The Parliamentary Questions section of Far North Express is normally given without comment - not least in order to maintain our politically neutral status as campaigners. I'm going to make an exception on this occasion because the two exchanges printed on pages 18 and 19 illustrate the problems of both rail campaigners and party politicians.
In the background is a reluctance to hint at giving any ground in relation to reducing the roads programme. The Deputy First Minister said that recent work to improve the Highland Main Line is part of a "balanced package". In fact, the HML is getting slower. In the new timetable, the longest journey time from Inverness to Edinburgh has increased to 3 hours 46 minutes . This is a whole hour longer than the 2 hours 45 minutes promised by Alex Salmond in 2008 for the fastest services. He also stated that by 2012 the average journey time would be only 3 hours. Under current Government Policy, achieving this promise will have been delayed by 13 years to 2025.
On the subject of freight The Cabinet Secretary for Transport, Infrastructure and Connectivity said on 12 June, "We will continue to do everything that we can to encourage commercial businesses to make use of the rail freight options that are available to them." This ignores the fact that until there is better infrastructure to allow more freight paths and longer trains, the options available are very limited. This applies to all the single track railways in Scotland. It is revealing that he also felt it necessary to say that he did "not know whether it is now official Labour Party policy to cut the roads budget and transfer that money to rail instead" and "I suspect that, in later questions, members will also ask me to make more investment in roads." As mentioned elsewhere in this edition, we were delighted to hear the First Minister, on 5 September, rise to the challenge to "be bold in the Climate Emergency and take funds out of new, big, roads projects and invest them in public transport instead".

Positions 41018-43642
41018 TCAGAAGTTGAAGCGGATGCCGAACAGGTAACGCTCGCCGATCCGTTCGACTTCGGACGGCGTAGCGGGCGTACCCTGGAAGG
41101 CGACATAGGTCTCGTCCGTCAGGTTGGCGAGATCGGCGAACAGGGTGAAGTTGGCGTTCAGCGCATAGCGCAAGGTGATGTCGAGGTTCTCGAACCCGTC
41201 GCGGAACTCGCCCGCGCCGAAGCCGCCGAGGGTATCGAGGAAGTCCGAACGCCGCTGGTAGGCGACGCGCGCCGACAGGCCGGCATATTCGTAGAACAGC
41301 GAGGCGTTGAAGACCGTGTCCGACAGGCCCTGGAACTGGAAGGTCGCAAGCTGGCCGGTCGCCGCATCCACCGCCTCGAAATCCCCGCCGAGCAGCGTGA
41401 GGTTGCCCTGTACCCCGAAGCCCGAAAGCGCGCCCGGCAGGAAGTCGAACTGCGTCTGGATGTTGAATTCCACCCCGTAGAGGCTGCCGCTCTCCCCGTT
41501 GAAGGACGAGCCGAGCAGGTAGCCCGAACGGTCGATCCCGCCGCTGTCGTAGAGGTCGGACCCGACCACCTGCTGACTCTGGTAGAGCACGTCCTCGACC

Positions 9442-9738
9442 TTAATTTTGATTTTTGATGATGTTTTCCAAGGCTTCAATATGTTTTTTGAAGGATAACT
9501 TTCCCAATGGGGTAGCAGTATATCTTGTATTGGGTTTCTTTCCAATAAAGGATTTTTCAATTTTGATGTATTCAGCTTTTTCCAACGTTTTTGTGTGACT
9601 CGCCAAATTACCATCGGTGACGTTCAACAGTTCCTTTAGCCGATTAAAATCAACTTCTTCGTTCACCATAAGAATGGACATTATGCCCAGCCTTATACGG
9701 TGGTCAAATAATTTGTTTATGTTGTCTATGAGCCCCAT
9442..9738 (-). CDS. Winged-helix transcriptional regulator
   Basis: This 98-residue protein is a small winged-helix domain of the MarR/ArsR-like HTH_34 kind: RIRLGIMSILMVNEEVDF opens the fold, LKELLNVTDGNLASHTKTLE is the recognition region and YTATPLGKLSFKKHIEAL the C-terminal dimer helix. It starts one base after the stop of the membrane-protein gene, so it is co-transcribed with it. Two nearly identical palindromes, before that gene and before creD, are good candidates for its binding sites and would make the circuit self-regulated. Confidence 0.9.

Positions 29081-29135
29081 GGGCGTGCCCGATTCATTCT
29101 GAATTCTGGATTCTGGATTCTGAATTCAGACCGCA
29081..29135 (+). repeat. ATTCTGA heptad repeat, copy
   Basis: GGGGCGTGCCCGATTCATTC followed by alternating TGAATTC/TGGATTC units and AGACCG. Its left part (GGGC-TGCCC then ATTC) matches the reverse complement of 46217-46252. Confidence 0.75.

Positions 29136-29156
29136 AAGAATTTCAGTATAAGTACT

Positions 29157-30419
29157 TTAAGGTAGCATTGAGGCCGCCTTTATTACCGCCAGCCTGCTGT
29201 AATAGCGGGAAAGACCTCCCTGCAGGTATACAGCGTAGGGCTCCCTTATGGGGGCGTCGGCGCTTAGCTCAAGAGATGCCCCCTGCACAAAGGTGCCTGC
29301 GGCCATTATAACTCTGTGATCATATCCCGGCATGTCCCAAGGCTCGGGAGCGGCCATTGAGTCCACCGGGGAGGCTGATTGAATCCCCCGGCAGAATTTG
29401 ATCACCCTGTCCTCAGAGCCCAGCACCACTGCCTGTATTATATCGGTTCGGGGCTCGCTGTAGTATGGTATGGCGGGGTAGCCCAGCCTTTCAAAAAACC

The reason we never stop talking about the single-track HML is that many of our northbound services are directly affected by holding departures from Inverness, particularly the 18:31, to wait for late-running trains from the south. If the HML was mostly double-track this would cease to be a problem. We have to get the message across: Main lines linking important cities in Scotland must not remain single track.